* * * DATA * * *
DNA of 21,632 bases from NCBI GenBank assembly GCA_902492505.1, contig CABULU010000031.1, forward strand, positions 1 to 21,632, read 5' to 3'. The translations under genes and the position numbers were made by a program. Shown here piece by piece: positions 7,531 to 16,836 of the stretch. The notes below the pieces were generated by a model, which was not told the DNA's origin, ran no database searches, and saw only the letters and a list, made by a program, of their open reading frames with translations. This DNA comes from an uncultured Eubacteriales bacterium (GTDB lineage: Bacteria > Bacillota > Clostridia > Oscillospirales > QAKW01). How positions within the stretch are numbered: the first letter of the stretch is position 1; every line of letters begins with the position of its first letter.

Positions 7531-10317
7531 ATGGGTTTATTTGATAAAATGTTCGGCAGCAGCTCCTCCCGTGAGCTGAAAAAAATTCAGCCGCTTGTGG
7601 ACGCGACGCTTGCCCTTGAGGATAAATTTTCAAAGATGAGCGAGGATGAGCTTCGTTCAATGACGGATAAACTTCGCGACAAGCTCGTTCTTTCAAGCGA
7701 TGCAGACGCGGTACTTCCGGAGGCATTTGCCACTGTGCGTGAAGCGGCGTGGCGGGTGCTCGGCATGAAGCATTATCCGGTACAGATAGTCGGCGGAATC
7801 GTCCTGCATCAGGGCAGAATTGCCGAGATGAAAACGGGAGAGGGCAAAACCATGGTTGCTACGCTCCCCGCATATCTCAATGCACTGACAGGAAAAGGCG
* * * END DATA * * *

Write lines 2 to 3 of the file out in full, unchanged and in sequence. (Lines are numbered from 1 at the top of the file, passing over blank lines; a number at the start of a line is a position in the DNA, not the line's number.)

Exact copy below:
Positions 7531-10317
7531 ATGGGTTTATTTGATAAAATGTTCGGCAGCAGCTCCTCCCGTGAGCTGAAAAAAATTCAGCCGCTTGTGG